Canada would deposit its ratification notice after this bill receives royal assent. The Minister of Foreign Affairs would then seek an order in council to authorize her to send a notification to the depositary in respect of Canada's ratification of the instrument. Assuming that this bill was to receive royal assent before the end of this session, I would expect that such notification would be sent this summer.
There are no specified times within which you have to deposit your notice of ratification. Obviously the earlier the notice of ratification is deposited, the earlier the entry into force. Then the next step is the entry into effect of this instrument. Because of the way this multilateral instrument works, there is a bit of a lag between a deposit of ratification and its entry into effect. If we were to deposit our notice of ratification any time before the end of September 2018, generally speaking the MLI would have effect with respect to Canada starting January 1, 2019.
To the extent that we deposit our notice of ratification after September 30, 2018, there would generally be a year's delay in its entry into effect. Some provisions would have effect midway through 2019, but with respect to many of the provisions, there would be a delayed application until January 1, 2020.
If we were to deposit our instrument of ratification prior to September 30, 2019, then the convention would come into force at the beginning of the three months after that date. So depending on the date we do it, it would be late 2019 or January 1, 2020. As long as we get an entry into force by January 1, 2020 at the latest, it would enter into effect on the same day. But if we go beyond the September 30 date, we would have an entry into force three months after the deposit of the notice of ratification. However, the entry into effect would generally be delayed by a full calendar year, to January 1, 2021.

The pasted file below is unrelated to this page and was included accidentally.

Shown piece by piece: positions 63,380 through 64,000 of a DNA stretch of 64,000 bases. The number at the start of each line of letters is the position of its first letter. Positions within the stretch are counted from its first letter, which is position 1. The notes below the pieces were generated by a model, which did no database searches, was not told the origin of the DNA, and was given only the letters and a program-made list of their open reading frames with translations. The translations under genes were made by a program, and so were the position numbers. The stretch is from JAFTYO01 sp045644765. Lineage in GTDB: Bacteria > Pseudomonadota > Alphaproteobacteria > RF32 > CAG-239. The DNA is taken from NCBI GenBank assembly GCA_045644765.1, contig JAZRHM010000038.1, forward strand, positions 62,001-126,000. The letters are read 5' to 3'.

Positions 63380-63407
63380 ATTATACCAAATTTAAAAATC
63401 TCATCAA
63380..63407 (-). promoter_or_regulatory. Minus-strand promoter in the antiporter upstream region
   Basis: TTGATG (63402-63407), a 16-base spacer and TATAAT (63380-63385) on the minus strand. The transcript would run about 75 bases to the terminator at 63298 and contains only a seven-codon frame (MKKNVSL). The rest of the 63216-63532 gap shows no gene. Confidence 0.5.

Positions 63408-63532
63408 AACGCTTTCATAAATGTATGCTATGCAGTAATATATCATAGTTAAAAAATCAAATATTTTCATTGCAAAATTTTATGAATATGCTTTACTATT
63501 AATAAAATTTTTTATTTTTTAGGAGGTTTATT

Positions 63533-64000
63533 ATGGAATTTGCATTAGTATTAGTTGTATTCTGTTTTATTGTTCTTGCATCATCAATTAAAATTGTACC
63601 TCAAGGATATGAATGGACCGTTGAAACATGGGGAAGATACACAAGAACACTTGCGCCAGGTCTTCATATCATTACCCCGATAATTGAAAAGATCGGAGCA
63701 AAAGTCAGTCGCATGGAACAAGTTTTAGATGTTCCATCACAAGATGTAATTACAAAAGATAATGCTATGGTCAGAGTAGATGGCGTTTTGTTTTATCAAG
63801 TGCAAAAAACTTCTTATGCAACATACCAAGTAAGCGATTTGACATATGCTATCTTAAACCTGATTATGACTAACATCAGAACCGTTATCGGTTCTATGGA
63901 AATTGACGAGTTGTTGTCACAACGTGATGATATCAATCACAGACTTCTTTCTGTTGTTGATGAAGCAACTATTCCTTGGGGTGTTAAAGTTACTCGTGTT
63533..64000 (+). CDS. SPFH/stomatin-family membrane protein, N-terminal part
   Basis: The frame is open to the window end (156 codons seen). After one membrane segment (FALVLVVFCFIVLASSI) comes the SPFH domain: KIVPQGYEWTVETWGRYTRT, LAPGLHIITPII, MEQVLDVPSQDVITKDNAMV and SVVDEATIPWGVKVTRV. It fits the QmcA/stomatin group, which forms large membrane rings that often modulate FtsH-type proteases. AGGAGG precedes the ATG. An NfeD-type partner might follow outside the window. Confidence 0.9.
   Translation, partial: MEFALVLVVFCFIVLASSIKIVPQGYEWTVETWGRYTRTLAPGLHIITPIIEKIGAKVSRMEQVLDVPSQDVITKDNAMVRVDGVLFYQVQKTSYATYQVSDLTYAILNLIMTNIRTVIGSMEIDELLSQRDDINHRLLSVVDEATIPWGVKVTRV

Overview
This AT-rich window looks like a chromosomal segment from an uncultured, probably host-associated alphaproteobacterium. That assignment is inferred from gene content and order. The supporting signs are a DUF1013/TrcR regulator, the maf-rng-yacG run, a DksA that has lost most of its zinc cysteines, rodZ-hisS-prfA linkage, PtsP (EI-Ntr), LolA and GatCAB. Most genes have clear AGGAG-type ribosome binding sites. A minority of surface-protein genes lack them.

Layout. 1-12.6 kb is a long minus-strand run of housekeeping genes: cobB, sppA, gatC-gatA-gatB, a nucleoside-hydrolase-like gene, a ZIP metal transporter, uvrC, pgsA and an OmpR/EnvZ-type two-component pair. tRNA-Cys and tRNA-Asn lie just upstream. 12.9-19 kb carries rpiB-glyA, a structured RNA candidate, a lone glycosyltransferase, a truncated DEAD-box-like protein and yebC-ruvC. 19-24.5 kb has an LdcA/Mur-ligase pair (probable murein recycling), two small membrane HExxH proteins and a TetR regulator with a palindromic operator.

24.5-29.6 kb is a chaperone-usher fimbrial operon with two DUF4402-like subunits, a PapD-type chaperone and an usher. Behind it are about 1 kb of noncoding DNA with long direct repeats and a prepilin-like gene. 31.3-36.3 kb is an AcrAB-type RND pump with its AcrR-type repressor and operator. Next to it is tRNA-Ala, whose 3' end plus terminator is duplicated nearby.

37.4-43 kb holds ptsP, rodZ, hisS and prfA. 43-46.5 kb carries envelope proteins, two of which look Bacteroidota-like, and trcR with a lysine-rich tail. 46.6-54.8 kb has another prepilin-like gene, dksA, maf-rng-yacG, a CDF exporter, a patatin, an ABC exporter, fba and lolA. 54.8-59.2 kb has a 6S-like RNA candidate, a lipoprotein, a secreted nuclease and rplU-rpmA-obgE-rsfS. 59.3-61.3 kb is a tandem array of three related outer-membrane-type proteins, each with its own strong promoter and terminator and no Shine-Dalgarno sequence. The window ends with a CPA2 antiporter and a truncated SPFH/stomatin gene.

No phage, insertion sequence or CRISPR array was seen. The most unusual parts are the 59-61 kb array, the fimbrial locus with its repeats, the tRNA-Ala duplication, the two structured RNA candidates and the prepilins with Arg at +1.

Typically, conventions, and specifically tax conventions, have a differing entry into force and entry into effect. It would be in force in respect of Canada; however, it would have no effect on any of our tax treaties, on any transactions that taxpayers undertook, until the date of entry into effect.
There are two different dates of entry into effect depending on the particular tax that would be impacted by the convention. Most of those that would be impacted—or many of them—are withholding taxes. That is where you get the potential full calendar year delay, because it enters into effect on January 1 of a calendar year. That's generally to allow companies, businesses, to adjust withholding systems, etc., to reflect changes in the treaty.
I think we'll all agree that it's a scintillating subject.
Thanks for coming here to explain this bill. I think I called it “a tax treaty for tax treaties” in the House during debate. I'm not a tax lawyer or a tax accountant, so it's all very foreign to me.
One thing here I would ask the analysts from the Library of Parliament to note with regard to the bilateral tax treaties to which the convention applies is to make sure that it's clear that it says “South Korea”, and not “Korea”. It just says “Korea” right now. I'm sure we don't have a tax treaty with North Korea. It would be nice to differentiate between the two. I'm nitpicking, but I think it's important.
Ms. Smith, is the United States a party to this agreement?
The United States is not a party to this agreement. While it participated in the early days of the negotiation of this instrument, towards the end of the negotiations it indicated that it did not intend to become a signatory to this convention.
What types of effects will that have? Mexico is a party to this. Also, we have the USMCA that was negotiated as well.
What types of effects could it have for companies operating in all three jurisdictions when only two of the jurisdictions are presumably seeking to ratify it and put this treaty into force, whereas the United States, the bigger one, the bigger partner in the USMCA, is not?
Generally, the USMCA itself would not be impacted by anything in this tax treaty. Generally speaking, the USMCA provides that, to the extent that there's a tax treaty in place, the tax treaty should apply, as opposed to the USMCA.